First case of bird fly human-to-human transmission reported

First case of bird fly human-to-human transmission reported

PanARMENIAN.Net - Researchers have reported the first case of human-to-human transmission of the new strain of bird flu that has emerged in China, according to BBC News.

The British Medical Journal said a 32-year-old woman was infected after caring for her father. Both later died.

Until now there had been no evidence of anyone catching the H7N9 virus other than after direct contact with birds. But experts stressed it does not mean the virus has developed the ability to spread easily between humans.

By 30 June there had been 133 cases of H7N9 bird flu reported in eastern China and 43 deaths. Most people had visited live poultry markets or had close contact with live poultry in the week or two before they became ill.

Yet researchers found that the 32-year-old woman had become infected in March after caring for her 60-year-old father in hospital.

Tests on the virus taken from both patients showed the strains were almost genetically identical, which supports the theory that the daughter was infected directly from her father rather than another source.

Public health officials tested 43 close contacts of the patients but all tested negative for H7N9, suggesting the ability of the virus to spread was limited.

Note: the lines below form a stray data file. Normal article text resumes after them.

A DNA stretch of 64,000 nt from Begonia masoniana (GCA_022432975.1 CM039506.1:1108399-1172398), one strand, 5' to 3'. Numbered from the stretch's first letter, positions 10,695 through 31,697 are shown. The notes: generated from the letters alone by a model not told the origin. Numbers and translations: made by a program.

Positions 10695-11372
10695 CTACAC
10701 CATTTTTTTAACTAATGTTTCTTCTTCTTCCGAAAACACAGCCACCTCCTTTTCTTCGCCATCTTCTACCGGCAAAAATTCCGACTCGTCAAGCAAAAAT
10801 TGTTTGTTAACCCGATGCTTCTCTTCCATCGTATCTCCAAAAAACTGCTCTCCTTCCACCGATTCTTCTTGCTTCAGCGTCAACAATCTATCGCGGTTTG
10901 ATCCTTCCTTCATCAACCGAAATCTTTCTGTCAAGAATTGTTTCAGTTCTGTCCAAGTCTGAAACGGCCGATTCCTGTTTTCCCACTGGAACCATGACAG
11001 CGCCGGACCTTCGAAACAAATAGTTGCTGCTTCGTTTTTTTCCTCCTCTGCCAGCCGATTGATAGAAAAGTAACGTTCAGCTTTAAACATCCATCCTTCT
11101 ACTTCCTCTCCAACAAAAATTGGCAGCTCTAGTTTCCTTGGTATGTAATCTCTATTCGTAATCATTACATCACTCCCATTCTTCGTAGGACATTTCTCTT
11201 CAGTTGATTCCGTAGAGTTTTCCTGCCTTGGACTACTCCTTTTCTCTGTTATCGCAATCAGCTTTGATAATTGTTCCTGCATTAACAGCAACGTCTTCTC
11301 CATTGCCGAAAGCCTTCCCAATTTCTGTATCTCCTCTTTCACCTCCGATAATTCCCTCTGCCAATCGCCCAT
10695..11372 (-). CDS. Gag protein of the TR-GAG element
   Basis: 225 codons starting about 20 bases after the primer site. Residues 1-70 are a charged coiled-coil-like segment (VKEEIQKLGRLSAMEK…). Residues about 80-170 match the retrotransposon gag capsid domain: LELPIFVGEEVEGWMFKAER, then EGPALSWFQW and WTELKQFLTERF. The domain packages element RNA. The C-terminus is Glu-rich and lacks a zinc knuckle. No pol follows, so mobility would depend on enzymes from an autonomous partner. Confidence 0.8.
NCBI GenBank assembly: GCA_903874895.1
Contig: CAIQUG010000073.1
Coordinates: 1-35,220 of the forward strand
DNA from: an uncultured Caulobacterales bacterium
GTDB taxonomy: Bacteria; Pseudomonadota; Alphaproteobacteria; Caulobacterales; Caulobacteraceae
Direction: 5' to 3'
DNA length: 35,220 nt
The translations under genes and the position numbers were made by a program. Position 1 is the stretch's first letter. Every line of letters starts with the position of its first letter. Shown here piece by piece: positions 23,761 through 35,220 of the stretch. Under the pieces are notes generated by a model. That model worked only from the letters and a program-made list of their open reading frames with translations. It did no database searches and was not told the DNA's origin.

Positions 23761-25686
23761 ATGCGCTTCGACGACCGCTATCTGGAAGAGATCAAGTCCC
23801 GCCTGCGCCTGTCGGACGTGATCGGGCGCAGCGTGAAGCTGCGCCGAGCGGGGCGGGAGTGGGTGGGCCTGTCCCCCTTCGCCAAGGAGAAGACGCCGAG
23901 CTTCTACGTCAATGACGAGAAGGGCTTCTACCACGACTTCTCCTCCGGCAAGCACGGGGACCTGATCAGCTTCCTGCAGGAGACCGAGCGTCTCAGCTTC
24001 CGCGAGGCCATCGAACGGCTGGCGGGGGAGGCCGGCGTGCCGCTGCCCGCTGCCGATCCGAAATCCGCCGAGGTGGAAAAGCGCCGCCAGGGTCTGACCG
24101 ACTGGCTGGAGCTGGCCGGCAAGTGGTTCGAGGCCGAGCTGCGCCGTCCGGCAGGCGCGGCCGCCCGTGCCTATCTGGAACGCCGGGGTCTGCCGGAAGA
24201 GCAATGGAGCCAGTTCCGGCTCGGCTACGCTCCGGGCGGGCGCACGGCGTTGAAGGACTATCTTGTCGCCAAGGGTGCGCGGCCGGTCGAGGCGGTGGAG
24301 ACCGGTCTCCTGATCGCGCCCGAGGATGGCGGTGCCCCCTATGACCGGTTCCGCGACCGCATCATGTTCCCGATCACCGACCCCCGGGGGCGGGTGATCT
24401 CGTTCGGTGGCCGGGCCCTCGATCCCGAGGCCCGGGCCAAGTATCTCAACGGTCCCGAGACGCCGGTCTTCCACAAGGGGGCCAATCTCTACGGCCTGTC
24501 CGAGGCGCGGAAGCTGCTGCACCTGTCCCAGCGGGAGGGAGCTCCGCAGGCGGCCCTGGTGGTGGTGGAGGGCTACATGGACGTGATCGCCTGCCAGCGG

The researchers said that while there was no evidence to suggest the virus had gained the ability to spread from person to person efficiently, this was the first case of a "probable transmission" from human to human.

"Our findings reinforce that the novel virus possesses the potential for pandemic spread," they concluded.

Dr James Rudge, of the London School of Hygiene and Tropical Medicine, said that limited transmission between humans is not surprising and has been seen before in other bird flu viruses, such as H5N1.

He added: "It would be a worry if we start to see longer chains of transmission between people, when one person infects someone else, who in turn infects more people, and so on. And particularly if each infected case goes on to infect, on average, more than one other person, this would be a strong warning sign that we might be in the early stages of an epidemic."

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